A recalcitrant Russia and a reinvigorated NATO has major implications for the future of European security. But Jentleson, the former State Department adviser to the Obama administration, cautioned that it doesn’t change everything we think and know about the world. “Our whole foreign policy is not going to revolve around a new Cold War,” he said. “I don’t see it as defining the next era comprehensively the way that the Cold War defined the era from the late ’40s on.”

What is much more likely to define the coming decades is China as a world power, and that’s why everyone is monitoring how China navigates Russia’s war. This has practical implications. Biden administration officials have leaked that Russia has sought Chinese weapons. In Thursday’s statements from NATO heads of state, the 30 countries called on China “to abstain from supporting Russia’s war effort in any way, and to refrain from any action that helps Russia circumvent sanctions.”

The statement represented a larger acknowledgment of China as a competitor that is watching how the West responds to Russia.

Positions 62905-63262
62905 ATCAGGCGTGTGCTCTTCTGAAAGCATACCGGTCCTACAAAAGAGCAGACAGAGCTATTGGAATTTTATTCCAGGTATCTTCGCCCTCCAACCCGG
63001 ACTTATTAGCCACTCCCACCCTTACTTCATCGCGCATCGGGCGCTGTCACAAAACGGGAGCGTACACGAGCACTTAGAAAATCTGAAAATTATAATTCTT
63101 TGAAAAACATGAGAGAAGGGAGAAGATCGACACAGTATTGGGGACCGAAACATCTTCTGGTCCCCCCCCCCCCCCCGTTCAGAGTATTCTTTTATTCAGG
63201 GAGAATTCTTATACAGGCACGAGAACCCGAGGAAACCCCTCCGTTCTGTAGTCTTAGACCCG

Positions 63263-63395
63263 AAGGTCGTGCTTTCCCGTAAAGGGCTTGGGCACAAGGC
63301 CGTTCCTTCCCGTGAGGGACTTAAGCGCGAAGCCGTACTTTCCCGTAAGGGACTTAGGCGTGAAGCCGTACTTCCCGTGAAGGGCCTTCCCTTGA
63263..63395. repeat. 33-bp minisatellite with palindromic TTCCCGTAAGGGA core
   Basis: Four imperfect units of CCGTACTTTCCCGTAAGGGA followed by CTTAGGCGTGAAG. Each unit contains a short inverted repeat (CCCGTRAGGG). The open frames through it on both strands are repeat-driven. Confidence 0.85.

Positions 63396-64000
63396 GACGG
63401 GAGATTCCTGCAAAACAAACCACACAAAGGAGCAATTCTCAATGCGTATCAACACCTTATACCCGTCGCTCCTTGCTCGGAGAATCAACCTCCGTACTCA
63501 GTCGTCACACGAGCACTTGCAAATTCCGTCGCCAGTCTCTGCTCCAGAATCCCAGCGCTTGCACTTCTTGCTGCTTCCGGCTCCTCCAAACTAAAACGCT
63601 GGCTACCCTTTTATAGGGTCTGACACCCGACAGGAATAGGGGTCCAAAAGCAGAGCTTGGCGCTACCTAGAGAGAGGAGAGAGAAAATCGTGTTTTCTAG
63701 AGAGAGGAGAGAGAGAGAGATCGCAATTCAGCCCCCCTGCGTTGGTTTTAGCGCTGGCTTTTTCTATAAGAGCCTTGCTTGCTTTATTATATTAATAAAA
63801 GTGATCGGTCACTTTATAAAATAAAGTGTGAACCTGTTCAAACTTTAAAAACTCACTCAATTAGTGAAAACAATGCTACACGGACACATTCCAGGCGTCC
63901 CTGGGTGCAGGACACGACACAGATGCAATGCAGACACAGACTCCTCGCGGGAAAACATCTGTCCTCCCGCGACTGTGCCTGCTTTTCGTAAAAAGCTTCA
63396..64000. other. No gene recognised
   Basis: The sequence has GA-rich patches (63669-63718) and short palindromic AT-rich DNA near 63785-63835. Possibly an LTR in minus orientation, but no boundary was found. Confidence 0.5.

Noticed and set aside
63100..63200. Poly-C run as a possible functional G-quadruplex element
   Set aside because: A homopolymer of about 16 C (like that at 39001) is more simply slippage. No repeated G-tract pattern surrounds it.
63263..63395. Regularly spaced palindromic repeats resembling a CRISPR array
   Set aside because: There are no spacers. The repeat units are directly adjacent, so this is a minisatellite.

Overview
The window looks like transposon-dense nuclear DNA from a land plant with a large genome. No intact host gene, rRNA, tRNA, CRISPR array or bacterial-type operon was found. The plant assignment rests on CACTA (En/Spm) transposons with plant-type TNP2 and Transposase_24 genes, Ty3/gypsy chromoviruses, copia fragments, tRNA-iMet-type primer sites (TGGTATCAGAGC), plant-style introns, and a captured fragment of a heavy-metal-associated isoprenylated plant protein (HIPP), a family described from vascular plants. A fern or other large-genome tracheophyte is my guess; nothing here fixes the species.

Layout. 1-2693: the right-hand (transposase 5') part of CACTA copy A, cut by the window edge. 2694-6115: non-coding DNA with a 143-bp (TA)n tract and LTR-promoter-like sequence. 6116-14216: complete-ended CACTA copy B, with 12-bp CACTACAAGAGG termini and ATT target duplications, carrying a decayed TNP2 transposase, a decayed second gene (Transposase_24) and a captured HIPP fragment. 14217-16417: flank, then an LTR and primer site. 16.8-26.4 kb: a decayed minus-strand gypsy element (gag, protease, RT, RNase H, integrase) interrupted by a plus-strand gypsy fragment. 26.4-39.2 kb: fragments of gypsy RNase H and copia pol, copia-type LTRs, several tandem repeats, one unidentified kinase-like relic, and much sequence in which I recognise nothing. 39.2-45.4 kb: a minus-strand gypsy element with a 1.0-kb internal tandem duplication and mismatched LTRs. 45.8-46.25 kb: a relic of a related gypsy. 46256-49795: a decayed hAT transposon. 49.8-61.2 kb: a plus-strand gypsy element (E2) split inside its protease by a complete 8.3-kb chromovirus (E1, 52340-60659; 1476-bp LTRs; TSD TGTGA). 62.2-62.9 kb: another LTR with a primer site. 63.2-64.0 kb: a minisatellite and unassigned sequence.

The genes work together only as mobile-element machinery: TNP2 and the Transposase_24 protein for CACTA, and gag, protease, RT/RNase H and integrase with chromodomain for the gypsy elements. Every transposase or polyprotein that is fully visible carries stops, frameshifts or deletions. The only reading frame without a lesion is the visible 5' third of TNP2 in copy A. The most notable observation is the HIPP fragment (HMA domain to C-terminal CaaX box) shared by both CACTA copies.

In recent years, Chinese President Xi Jinping has said that the “East is rising” and the West is declining, and Putin has said that liberalism is “obsolete.” War in Europe’s east may have altered that equation and reinforced the notion that a military alliance alone is insufficient to address 21st-century problems. But some see NATO’s response — and that of non-NATO European countries alongside it — as a sign that concerted action is possible.

“The last four weeks have demonstrated that liberalism is strong and capable of standing up, and the West, if anything, is rising, not declining, if it works together,” Daalder said.